The farmers say there is definitely a learning curve in terms of figuring out how to incorporate tarps into their cropping plans and determining which crops and timings work best on their farms. In general, prepping beds before tarping seems to have the most positive effects, as tilling after tarping brings up more weed seeds.

Tarps are no miracle solution to eliminate tillage and weeds, but growers seem excited about using them and learning more about the benefits they can provide in a small farming system. When asked their overall opinion of tarping here were some responses:

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Jeffrey Saeli of Centurion Farm unwraps a tarp.

“It’s a great tool. Even if you’re considering, I recommend people give it a try.” – Liz Martin

“The results we’ve seen so far have encouraged us and we actually went out and bought two tarps.” – Nina Saeli

“I don’t think it’s a perfect solution for a 6-acre farm. I think tillage is still required… on our farm, [but] I think it’s a tool in our tool belt of options to keep weeds down and to practice some reduced tillage.” – Aaron Munzer

For more information on how tarps can be utilized on small farms, visit our project page for additional resources.

Avatar of Haley Rylander

Haley Rylander

Haley Rylander is a Masters student working on reduced tillage in organic vegetable systems. She was born and raised in Texas but has fallen in love with the beauty and culture of Central New York, and loves working with the vibrant and diverse community of farmers that lives and works there. 


  1. Avatar of Carol Woodhouse Carol Woodhouse on October 23, 2018 at 8:08 am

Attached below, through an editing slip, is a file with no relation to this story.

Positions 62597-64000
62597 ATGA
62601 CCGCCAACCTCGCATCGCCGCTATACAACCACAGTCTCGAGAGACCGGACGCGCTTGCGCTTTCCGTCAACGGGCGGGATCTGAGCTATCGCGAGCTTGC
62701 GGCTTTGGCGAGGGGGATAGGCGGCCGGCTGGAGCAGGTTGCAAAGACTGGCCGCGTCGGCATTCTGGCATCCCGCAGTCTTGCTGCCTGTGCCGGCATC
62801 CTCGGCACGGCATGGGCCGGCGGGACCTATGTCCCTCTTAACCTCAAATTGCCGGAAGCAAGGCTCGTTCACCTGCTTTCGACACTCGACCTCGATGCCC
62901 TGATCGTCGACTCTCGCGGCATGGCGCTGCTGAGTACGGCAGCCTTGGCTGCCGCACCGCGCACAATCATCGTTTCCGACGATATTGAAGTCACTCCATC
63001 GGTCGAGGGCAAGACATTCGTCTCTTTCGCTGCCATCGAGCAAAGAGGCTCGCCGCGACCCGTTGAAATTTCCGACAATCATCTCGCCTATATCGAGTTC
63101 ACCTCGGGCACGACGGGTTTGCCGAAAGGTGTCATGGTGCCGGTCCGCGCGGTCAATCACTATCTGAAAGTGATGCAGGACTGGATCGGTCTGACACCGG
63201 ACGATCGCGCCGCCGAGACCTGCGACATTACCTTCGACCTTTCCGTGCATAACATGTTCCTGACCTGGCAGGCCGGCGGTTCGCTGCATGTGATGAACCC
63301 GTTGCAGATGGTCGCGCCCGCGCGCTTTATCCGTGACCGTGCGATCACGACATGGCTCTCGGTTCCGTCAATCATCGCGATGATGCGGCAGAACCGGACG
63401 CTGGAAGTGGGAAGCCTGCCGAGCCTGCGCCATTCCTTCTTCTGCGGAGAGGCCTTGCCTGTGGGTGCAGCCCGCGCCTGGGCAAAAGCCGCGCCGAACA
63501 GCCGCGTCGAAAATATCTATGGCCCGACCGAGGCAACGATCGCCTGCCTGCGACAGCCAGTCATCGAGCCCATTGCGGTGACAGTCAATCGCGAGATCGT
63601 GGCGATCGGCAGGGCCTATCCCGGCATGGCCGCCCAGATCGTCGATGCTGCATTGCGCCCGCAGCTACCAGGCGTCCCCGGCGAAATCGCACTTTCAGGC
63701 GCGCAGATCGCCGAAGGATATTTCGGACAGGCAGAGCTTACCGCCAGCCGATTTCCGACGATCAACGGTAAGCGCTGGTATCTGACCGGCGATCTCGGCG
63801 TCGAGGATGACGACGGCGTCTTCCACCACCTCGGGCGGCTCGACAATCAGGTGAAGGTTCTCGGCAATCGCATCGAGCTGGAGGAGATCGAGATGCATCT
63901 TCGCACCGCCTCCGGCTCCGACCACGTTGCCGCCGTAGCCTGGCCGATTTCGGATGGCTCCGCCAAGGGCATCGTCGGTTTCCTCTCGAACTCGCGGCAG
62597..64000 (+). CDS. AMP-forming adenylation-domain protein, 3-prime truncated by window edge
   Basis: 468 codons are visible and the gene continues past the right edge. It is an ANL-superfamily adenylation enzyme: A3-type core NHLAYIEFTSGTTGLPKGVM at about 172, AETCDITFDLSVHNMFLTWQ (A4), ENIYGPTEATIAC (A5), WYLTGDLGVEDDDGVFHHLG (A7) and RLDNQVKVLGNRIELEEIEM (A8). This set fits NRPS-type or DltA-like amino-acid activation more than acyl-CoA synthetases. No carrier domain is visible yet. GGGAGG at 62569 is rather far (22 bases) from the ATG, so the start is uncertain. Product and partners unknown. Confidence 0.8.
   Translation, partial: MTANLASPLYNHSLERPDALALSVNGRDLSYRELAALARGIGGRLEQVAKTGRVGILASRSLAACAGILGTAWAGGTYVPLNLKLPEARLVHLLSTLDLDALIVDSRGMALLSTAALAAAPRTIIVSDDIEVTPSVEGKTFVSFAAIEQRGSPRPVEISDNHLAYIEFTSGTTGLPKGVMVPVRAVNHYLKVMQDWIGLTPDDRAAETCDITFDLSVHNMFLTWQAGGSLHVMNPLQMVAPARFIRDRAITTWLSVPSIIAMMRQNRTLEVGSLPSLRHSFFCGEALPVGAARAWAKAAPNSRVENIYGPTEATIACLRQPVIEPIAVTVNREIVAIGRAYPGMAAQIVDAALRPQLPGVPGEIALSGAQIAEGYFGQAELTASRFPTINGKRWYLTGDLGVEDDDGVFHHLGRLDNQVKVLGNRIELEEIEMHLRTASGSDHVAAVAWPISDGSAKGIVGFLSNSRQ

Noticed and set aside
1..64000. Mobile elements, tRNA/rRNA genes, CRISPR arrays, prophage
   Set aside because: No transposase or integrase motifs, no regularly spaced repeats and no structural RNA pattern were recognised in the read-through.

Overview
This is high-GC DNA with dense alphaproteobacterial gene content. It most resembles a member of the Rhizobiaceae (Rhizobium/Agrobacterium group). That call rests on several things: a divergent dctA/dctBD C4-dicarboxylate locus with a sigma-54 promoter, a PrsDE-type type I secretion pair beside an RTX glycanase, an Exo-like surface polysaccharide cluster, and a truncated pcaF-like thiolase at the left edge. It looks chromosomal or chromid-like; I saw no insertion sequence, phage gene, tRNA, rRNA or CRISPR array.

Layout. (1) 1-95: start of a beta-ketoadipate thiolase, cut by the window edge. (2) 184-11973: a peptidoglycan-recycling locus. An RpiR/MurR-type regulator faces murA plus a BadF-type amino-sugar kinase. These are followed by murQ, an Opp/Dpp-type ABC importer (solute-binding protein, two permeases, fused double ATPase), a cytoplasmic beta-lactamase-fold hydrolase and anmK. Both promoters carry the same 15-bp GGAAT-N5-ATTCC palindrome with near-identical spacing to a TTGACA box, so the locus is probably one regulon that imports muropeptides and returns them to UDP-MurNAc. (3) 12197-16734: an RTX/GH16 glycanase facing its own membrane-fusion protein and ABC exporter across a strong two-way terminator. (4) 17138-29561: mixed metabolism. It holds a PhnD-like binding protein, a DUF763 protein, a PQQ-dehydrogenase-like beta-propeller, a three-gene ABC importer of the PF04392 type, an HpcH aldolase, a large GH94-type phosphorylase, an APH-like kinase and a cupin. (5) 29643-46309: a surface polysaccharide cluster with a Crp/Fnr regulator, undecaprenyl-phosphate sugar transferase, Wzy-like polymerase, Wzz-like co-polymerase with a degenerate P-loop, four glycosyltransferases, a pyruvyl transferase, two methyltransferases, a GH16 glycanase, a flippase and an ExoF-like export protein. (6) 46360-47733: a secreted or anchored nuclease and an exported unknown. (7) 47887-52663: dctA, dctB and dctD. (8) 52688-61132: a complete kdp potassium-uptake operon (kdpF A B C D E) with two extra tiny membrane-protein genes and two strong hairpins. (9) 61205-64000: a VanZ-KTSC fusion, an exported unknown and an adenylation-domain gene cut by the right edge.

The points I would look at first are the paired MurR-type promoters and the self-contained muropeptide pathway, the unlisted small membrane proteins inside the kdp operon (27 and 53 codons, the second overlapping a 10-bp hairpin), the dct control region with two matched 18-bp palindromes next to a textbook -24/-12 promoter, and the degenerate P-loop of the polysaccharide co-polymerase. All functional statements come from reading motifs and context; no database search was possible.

Where can I find more information on the material used in these tarps and where to purchase them?

    • Kelsie Raucher on October 26, 2018 at 1:28 pm

      Hi Carol,
      I am glad you are interested in incorporating tarps into your system. I would recommend reaching out to Ryan at ryan.maher@cornell.edu and/or Brian at bac11@cornell.edu to learn more about the material used in the tarps and where to purchase them.

  2. Avatar of Bob Spencer Bob Spencer on October 25, 2018 at 8:55 am

    I do homestead level farming. When I moved here, the vegetable growing area was an old pasture with various perennial grasses. Even after I hired a neighbor to plow part of the vegetable area, the grass soon recovered and dominated. To say the least, tilling was very difficult and time consuming and it did not really get rid of the grasses.
    So, I covered a large part of the vegetable area with heavy black plastic. After a couple months, that got rid of the heavy grass and left that space easily tillable. Weeds eventually migrated to that space, but less than into the rest of the large garden.
    I did have a weird experience with an old strawberry area. I had allowed it to become overrun by weeds and by the reemergence of perennial grasses. I covered the area with heavy black plastic and it killed the weeds after about six weeks. However, the strawberry plants were still alive with small yellow leaves. The dead vegetation left a heavy mulch so I threw mustard and clover seeds over the area hoping they would germinate under the mulch. They did. The strawberries have recovered very well, so instead of tilling them, I am leaving them to see what they produce. Hopefully the ground cover will freeze and provide a winter mulch for the strawberries.
    The timing for the strawberries is tricky. The ever persistent perennial grasses are coming back. If I left the black plastic longer, it would have probably killed the grasses, but it would also have probably killed the strawberries. Nevertheless, controlling the weeds will no doubt be easier.
    Bob Spencer

    • Kelsie Raucher on October 26, 2018 at 1:31 pm

      Thank you for sharing your experience, Bob.